The message is as clear as a bright red bulb on a foggy winter night. Don’t trust anyone over 30!

2. The one authority figure who isn’t a jerk is King Moonracer, that good-looking magical lion. Although he speaks smoothly and with conviction, he is, unfortunately, an idiot. Every evening he circles the entire earth, collecting toys that no little girl or boy loves, and bringing them to his Island of Misfit Toys. Yet practically the first thing he says to Rudolph on meeting him is, “When one day you return to Christmastown, would you tell Santa about our misfit toys? I’m sure he could find children who would be happy with them.”

Okay, Your Highness, you may seem majestic with your wings and your crown and your cool castle and all, but you need better advisers. You’re telling me that you circle the entire earth every night seeking abandoned toys, but you never once thought to stop off at the North Pole and talk to Santa yourself? Heck, I mean, it’s not even that far – no farther than one can travel by ice floe, at any rate. The misfits may be all right, but the ruler of the misfits… Well, he obviously isn’t roaring with a full mane.

I’m not quite certain about the intended lesson here, though. Is it merely a dig at autocratic rule, or are we being taught that monarchy consists largely of exercises in futility? In either case, it’s none too flattering to the man in charge – and in the end, it’s the brash young upstart who actually solves the problem of the misfit toys.

3. There’s a hint of underlying feminism. When Rudolph goes missing, Donner naturally decides to go out looking for him. “Mrs. Donner wanted to go along, too,” narrator Burl Ives assures us. “No! This is man’s work!” Donner blusters in response. But the days of mindless obedience to one’s husband are passing. “No sooner did the man of the house leave than Mrs. Donner and Clarice decided to strike out on their own…” It’s also interesting that all of them – male and females alike – wind up in the cave of the Abominable Snow Monster. The buck, it seems, really was no better equipped to take care of himself than the ladies.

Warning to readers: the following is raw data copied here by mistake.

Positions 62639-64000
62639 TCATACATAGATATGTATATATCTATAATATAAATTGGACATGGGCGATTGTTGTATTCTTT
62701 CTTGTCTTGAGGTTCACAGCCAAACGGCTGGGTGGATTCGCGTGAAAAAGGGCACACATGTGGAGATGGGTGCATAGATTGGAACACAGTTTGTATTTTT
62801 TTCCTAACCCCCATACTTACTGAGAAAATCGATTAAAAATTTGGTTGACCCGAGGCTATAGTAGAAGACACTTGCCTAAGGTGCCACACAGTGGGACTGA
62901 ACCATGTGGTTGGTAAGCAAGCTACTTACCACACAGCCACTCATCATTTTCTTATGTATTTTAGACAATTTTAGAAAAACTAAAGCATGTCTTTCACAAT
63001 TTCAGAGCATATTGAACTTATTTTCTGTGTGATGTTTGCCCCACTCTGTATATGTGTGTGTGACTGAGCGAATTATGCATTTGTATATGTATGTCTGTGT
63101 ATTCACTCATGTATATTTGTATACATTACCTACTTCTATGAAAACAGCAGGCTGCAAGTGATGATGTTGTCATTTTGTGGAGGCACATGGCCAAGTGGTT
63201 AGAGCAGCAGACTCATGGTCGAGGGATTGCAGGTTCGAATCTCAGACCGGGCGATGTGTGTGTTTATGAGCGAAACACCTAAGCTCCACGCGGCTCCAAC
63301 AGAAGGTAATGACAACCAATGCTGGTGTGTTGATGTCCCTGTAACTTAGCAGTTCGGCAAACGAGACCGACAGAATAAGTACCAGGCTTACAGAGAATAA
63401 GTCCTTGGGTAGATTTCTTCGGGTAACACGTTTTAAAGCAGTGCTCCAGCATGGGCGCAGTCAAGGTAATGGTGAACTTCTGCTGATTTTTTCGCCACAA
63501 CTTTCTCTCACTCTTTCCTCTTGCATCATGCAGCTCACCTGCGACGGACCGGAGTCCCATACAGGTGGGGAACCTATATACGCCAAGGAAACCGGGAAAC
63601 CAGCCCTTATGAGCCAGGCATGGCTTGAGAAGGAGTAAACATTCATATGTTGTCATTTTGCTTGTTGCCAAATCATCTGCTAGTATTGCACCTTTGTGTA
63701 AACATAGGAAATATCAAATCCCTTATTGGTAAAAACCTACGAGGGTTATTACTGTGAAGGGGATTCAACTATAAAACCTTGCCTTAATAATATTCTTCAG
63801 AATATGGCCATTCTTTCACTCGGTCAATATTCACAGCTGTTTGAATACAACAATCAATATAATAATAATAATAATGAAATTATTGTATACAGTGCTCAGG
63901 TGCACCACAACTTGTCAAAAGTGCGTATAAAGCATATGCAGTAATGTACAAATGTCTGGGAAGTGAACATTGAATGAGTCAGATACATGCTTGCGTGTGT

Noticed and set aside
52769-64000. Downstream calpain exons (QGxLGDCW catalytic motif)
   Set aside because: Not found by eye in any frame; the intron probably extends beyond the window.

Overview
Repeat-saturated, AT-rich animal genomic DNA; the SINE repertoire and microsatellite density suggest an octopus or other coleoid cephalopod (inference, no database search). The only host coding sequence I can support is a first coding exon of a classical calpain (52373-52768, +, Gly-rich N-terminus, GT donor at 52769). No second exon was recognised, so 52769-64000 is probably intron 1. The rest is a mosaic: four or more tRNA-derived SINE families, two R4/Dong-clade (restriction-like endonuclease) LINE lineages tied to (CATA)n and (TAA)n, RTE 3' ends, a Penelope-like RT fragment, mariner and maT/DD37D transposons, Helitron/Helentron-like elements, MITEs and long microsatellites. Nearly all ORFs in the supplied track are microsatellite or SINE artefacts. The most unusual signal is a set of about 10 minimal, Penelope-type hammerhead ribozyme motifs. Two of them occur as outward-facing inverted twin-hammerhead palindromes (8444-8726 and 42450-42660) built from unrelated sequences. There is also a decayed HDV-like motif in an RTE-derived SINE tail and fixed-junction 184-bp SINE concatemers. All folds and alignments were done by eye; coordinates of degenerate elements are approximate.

Notice, too, that the women aren’t jerks like the men are, perhaps because they have no actual authority. Why, that Clarice is downright sweet. She doesn’t laugh along with the others; rather, she forces Rudolph to keep his promise to walk her home. She sings to the unfortunate misfit to make him feel better. She even defends his “deformity,” declaring, “I think it’s a handsome nose! Much better than that silly false one you were wearing.” She’s kind of a forward gal, too. The way she whispers “I think you’re cute!” into Rudolph’s ear just before takeoff practice, the way she nuzzles noses with him on their first date – this is not a doe who’s suffering from sexual repression.

Strong, independent, free-thinking females – you can practically see women’s lib being born right in front of your eyes.

4. It’s about coming-of-age. Because there’s no need for Rudolph to actually get rid of his red nose. He just needs to learn to control it. Am I right? The young Rudolph’s “blinkin’ beak” goes off at random, shocking nearby observers with both the shining light and the horrible high-pitched whine that accompanies it. Indeed, his secret is discovered during one such unexpected episode – and worse, he and his friends are almost caught by The Abominable during another. But by the end, Rudolph is flicking that thing on and off on command, and that’s the point at which it becomes useful – even desirable – to Santa and the others.

“Control! Control! You must learn control!” Yoda scolds Luke Skywalker, another youngster with special powers. And what about Harry Potter? There’s a story that’s all about learning self-control. Misfit or no, Rudolph, too, must gain mastery over his body and over his emotions before he can become a productive member of society.

And that, of course, is the quintessence of growing up.

5. It’s about the increasing acceptance of babies born out of wedlock. Surprising, but quite possibly true. Have you ever noticed that Hermey has rounded ears? Strange, isn’t it? Not only is he the only elf who doesn’t like to make toys, he’s also the only one with round ears. Indeed, except for his stature and classy powder-blue attire, he might not be an elf at all. He might even be – gasp – a human!

Of course, among elves, the outcast would naturally be human; the anti-Vulcan, if you will. But why did Rankin and Bass decide not to give Hermey pointy ears? Why did they decide to make him a misfit not just by personality, but also by physical characteristic?

The answer seems obvious. Hermey is – as such children used to be called – illegitimate. Because if Santa and the Missus are the only humans in Christmastown, then where did Hermey get those rounded ears? Hmm, maybe Santa’s a jerk in more ways than we thought; taking advantage of an employee… No, wait. There’s also Yukon Cornelius. Maybe he popped into town one day and decided to pop in on some cute girl-elf’s cottage. Oh, wow. What if Hermey was in fact Yukon Cornelius’ son? Think about it – they reunite, escape death, hang out, solve problems together… I may have to compose my very first piece of fan fiction.